return;
}


Then it creates two executables, foo and baz. The main function in baz is baz, but foo would have three "main" functions. The real main function would inspect the parameters and then call either foo or bar depending on whether your call to the command line was "$ foo" or "$ foo bar"

Anyway, just a thought.
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Re: Coding: Fleeting Thoughts

Postby Yakk » Tue Jul 09, 2013 11:32 pm UTC

If I rename the executable, does it fail to run?
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Re: Coding: Fleeting Thoughts

Postby Thesh » Tue Jul 09, 2013 11:40 pm UTC

That's OS specific, but I'm not aware of any operating systems in which an executable fails to run under a different name.

This is an incredibly useless feature for existing languages, but I'm just thinking of a plan I had in the past for a language framework that didn't require build config.
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Re: Coding: Fleeting Thoughts

Postby chridd » Wed Jul 10, 2013 12:09 am UTC

Thesh wrote:That's OS specific, but I'm not aware of any operating systems in which an executable fails to run under a different name.
In Unix, at least, the name of the executable (or the symbolic link that refers to it) is passed as the zeroth command-line argument, and some programs behave differently depending on this argument. For instance, /usr/bin/view is a symbolic link to /usr/bin/vim, but running view starts vim in read-only mode. One possible implementation for the multiple-entry-points thing would be to compile your example to something like

Code: Select all

if(argv[0] == "foo")
    if(argv[1] == "bar")
        bar(...)
    else
        foo(...)
else if(argv[0] == "baz")
    baz(...)
in which case it'll fail to run if the executable is renamed (unless there's a default entry point). (Another option would be to generate multiple executables with different code, in which case renaming wouldn't change anything.)
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Re: Coding: Fleeting Thoughts

Postby Thesh » Wed Jul 10, 2013 12:18 am UTC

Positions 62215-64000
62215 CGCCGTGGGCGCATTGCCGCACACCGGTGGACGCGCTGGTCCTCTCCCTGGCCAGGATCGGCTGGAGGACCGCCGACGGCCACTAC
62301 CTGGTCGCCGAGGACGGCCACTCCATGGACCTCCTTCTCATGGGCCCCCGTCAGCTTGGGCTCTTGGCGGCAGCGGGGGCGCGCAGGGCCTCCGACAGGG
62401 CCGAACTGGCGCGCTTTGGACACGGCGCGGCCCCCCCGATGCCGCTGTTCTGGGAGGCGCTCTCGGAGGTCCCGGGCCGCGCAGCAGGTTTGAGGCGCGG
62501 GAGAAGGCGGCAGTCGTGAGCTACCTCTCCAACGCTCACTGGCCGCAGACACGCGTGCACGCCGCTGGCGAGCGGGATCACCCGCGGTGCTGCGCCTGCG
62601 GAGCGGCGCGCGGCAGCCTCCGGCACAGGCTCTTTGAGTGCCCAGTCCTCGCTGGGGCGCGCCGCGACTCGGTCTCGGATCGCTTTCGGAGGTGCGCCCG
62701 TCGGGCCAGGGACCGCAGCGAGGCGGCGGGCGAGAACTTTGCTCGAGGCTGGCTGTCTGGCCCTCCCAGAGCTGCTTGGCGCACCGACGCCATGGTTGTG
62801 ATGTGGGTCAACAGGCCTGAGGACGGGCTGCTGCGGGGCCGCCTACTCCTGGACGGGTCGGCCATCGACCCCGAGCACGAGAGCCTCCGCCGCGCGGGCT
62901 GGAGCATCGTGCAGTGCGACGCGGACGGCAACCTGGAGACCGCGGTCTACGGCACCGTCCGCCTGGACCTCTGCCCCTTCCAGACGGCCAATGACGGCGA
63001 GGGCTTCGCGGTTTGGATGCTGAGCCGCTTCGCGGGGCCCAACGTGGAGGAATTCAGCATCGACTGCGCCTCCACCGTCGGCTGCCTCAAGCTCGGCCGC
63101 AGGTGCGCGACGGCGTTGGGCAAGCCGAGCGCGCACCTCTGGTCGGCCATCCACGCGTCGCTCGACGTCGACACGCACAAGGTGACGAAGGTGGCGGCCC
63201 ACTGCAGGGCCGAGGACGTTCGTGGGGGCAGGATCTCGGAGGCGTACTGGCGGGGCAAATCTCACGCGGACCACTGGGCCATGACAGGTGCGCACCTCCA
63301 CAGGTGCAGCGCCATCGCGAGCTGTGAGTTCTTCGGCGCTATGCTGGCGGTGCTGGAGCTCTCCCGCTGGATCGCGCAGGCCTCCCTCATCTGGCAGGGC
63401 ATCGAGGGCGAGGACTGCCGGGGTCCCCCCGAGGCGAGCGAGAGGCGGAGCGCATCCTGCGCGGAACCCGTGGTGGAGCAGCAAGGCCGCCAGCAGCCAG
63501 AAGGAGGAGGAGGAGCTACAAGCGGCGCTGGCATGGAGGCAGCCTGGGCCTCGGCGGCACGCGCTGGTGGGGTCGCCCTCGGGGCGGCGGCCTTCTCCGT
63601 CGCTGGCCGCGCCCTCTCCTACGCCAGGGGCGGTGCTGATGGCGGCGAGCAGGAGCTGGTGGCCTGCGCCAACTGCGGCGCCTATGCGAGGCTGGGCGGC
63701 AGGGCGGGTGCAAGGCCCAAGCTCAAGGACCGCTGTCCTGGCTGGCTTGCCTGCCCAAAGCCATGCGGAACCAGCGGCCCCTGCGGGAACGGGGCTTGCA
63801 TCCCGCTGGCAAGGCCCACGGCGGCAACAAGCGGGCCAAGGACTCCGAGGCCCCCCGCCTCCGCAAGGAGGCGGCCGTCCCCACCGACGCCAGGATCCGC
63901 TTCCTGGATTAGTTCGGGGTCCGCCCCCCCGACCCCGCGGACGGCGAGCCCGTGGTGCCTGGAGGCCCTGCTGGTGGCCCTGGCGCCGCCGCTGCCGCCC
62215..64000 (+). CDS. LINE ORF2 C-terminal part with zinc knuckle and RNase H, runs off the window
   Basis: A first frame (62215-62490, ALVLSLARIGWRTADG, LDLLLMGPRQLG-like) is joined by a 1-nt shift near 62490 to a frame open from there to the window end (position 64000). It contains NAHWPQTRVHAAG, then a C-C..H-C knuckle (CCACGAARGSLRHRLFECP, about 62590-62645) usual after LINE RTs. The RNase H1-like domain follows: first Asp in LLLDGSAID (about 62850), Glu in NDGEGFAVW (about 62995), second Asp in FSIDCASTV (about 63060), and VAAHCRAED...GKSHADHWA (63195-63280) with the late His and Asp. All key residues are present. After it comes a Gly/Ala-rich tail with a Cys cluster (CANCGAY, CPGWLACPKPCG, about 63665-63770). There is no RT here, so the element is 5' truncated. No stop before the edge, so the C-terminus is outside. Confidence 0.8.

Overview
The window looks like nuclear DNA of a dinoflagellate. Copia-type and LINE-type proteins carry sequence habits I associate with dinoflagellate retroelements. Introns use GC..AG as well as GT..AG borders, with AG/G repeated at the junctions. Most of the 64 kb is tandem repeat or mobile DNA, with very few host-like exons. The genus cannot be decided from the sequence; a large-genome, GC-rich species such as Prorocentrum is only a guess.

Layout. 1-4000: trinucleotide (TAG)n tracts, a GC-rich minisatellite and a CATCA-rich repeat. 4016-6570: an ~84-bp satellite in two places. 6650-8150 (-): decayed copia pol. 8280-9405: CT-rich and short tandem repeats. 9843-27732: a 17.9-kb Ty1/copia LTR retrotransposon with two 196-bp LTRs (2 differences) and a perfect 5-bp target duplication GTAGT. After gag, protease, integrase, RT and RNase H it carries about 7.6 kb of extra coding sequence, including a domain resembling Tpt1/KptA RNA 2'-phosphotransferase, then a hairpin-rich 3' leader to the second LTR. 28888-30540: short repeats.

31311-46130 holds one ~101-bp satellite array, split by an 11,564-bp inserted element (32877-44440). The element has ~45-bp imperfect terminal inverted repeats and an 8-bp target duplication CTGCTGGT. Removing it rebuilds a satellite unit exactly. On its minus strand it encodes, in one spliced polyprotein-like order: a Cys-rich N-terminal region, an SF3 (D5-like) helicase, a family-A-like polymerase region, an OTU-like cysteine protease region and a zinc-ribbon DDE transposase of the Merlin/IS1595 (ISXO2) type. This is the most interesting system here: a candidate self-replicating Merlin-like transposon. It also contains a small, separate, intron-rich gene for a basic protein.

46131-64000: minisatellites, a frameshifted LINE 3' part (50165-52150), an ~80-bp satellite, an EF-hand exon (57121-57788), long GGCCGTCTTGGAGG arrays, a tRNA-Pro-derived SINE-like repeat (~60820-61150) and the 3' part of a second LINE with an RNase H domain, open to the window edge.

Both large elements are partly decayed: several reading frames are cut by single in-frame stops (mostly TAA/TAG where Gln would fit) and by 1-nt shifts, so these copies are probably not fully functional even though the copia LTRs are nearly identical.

Multiple executable is what I had in mind. But yeah, the first if is pretty much what I had in mind for the commands.
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Re: Coding: Fleeting Thoughts

Postby Aaeriele » Wed Jul 10, 2013 2:58 am UTC

Thesh wrote:I think I want to make a programming language in which you can name entry points whatever you want, and have multiple of them and shit. The entry point becomes the default name of the executable. Also, sub entry points. Examples:

Code: Select all

[EntryPoint: foo]
void foo(string params[]) {
    return;
}

[EntryPoint: foo.bar]
void bar(string params[]) {
    return;
}

[EntryPoint: baz]
void bar(string params[]) {
    return;
}


Then it creates two executables, foo and baz. The main function in baz is baz, but foo would have three "main" functions. The real main function would inspect the parameters and then call either foo or bar depending on whether your call to the command line was "$ foo" or "$ foo bar"

Anyway, just a thought.


Alternatively, you could just have an executable that takes its first argument and calls the corresponding entry point, and then have shell scripts that provide the first argument if you want different "binaries".
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Re: Coding: Fleeting Thoughts

Postby phlip » Wed Jul 10, 2013 7:48 am UTC

Jplus wrote:How is that different from PHP?